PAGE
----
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Published Year
May 24, 2016
Canada's Temporary Foreign Worker Program & Women Migrant Workers in Canada's North The Temporary Foreign Worker Program (TFWP) in Canada has been shaped over many decades and has sparked numerous controversies as our understanding of human rights evolves, our national economy shifts, and the dangers workers are left vulnerable to are exposed. This report takes a look at the women who participate in the TFWP and how global economics, Canadian policies, gender stereotypes, and placement location affects their opportunities and experiences within the program. Unique to the analysis is discussion about the experiences of women TFWP participants who are placed in jobs in the North, a demographic that is rarely considered in critiques of the TFWP program.
April 14, 2016
Noreen Careen, a member of FemNorthNet, has lived in Labrador West for 41 years. For the last decade, Noreen has worked as the Executive Director for the Labrador West Status of Women Centre. Through the provision programming for and advocacy on behalf of local women Noreen has come to understand not only how the dynamics of the local mining economy have affected her family, but also diverse women in the community. These audio excerpts, taken from an interview conducted by Victoria Lake (a Masters in Social Work student) in January 2016, capture Noreen’s impressions of how the boom and bust cycle of mining has affected Labrador West and could continue to shape the community into the future.
February 29, 2016
Webinar: Migration, Immigration & Mobility Issues in the North This webinar explores a variety of issues that affect women's decisions to stay in northern communities, move between northern communities, and move out of the North altogether. These issues include experiences of security and violence, housing prices and availability, ability to find and maintain local jobs, and access to the supports and services they may require as they raise families, experience disability, or age. Closed captioning is available on this video and content markers are available via our YouTube channel.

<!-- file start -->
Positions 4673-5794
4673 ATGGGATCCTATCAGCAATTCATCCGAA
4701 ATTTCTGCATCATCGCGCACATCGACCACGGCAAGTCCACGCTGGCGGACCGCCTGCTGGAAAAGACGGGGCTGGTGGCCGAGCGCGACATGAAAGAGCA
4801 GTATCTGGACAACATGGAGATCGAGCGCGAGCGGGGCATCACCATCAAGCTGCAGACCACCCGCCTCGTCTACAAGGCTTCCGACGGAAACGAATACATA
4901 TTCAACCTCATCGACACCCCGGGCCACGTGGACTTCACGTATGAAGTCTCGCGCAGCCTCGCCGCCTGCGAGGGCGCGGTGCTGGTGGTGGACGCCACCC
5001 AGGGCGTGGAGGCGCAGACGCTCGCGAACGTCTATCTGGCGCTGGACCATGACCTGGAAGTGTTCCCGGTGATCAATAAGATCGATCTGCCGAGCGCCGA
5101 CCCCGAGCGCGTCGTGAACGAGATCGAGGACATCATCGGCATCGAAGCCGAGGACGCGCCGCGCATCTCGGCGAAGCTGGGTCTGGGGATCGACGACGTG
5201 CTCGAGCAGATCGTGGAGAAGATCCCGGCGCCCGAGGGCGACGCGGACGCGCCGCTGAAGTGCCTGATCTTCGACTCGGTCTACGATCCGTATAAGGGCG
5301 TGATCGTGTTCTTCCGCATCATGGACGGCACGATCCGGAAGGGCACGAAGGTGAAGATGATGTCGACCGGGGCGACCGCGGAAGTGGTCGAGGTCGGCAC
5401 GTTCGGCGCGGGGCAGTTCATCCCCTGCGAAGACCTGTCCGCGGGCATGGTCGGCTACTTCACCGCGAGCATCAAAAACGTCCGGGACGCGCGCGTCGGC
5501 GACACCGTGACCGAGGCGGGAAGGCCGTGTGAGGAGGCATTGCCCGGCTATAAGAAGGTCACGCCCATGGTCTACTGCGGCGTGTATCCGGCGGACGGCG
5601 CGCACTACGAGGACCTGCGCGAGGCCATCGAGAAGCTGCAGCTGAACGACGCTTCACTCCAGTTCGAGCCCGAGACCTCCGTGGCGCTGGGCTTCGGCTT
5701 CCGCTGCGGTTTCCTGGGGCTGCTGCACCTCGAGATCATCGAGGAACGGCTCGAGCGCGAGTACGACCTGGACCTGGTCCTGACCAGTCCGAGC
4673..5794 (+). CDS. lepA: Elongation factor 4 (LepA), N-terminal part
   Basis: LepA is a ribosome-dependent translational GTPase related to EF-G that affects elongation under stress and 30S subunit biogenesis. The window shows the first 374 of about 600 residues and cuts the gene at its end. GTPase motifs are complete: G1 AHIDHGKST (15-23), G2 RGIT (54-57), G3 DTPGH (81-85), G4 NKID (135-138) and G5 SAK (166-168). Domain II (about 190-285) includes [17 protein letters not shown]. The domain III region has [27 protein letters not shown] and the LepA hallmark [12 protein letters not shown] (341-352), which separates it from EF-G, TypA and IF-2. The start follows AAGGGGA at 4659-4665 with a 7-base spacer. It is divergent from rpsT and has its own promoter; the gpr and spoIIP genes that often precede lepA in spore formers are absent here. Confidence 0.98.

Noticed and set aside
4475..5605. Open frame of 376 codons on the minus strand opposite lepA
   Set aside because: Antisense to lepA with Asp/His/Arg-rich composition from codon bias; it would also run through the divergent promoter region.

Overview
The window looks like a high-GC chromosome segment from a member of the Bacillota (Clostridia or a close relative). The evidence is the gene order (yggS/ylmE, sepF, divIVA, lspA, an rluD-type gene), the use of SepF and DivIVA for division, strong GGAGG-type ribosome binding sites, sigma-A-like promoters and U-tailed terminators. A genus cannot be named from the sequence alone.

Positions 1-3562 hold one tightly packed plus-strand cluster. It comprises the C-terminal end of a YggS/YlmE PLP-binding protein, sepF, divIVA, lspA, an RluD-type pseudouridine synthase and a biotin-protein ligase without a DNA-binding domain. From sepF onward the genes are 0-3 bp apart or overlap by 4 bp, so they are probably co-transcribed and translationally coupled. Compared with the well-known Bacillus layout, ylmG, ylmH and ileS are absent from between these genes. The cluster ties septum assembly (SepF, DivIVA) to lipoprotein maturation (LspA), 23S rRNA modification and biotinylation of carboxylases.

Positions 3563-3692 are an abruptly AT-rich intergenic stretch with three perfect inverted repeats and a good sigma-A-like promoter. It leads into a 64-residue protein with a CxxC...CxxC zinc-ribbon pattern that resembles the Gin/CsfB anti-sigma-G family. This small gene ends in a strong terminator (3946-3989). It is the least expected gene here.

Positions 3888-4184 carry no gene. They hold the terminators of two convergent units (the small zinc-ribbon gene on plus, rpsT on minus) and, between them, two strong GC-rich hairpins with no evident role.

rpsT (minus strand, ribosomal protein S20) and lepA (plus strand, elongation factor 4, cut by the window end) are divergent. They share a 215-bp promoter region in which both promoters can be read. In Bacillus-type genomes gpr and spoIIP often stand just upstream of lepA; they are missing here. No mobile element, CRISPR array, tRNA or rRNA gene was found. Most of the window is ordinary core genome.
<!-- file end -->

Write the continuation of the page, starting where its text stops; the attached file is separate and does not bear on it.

For more information on these topics see and check out FemNorthNet's other publications.
February 26, 2016
Support Systems in Resource-based Towns for an Ageing Population To make northern communities sustainable they must be able to attract and retain a diverse population, from young working families to retired senior residents. This diversity brings with it the jobs, services, and local knowledge communities require to function well. However, there many challenges to supporting senior residents in the North, which leads to many out-migrating to the South to access needed supports and services. This fact sheet takes a closer look at this issue and suggests approaches to overcoming some of these challenges through thoughtful investment, design, and community collaboration.
February 25, 2016
Resource-based Town Resilience: Strengthening Communities through Long-term Investment Northern towns that rely on resource extraction to sustain their economies face a number of challenges. However, through reinvestment in local infrastructure during boom periods these towns can build the resilience needed to continue thriving even after the “boom” periods have passed. Studies have shown this investment should focus on creating an environment that is supportive of diverse women who want to live, work, and age in their community. This fact sheet explains why and draws upon real-world examples of investment strategies.
February 24, 2016
Housing Market Fluctuations in Resource-based Towns During “boom” periods in northern, resource-based towns the incomes are good, new workers are drawn in, and the demand for local housing goes way up. This can make it difficult for many women to keep a roof over their heads, as women are not often able to access higher-paying resource jobs, local rent prices skyrocket, and subsidized housing is rarely available. Meanwhile, women who are able to afford to purchase homes during the “boom” are often left with unmanageable amounts of mortgage debt when the resource economy inevitably “busts” and high-paying jobs are lost. This fact sheet explores the impacts of resource-based economies on housing prices and diverse women's experiences of living through these "boom" and "bust" markets.
February 23, 2016
Domestic Violence & Violence Against Women in the North Northern development introduces new stresses on northern populations including demanding work schedules, exposure to transient workers, inflated local economies, and greater access to illicit substances. This combination, paired with the legacy of colonization, has contributed to high incidence of violence against women in the North including domestic violence, assault, sexual assault, and human trafficking. Some women are at higher risk due to their personal mobility and migration patterns and the occurrence of these crimes conjointly affects the way diverse women can move through northern spaces and places.
February 22, 2016
Fly-in & Fly-out Communities in Northern Canada In the North, going to work often means getting on a plane and flying to a remote work camp for days or weeks at a time. Known as “fly-in/fly-out” work, the salaries tend to be very good but the nature of the work places immense stress on workers' families, personal health, and ability to establish a routine and connections within their home community. Whether supporting a partner in the industry, attempting to work in it themselves, or simply living in a community full of fly-in/fly-out workers, women face unique challenges in this environment. This fact sheet provides an introduction to these issues and suggestions for further research to begin addressing them.
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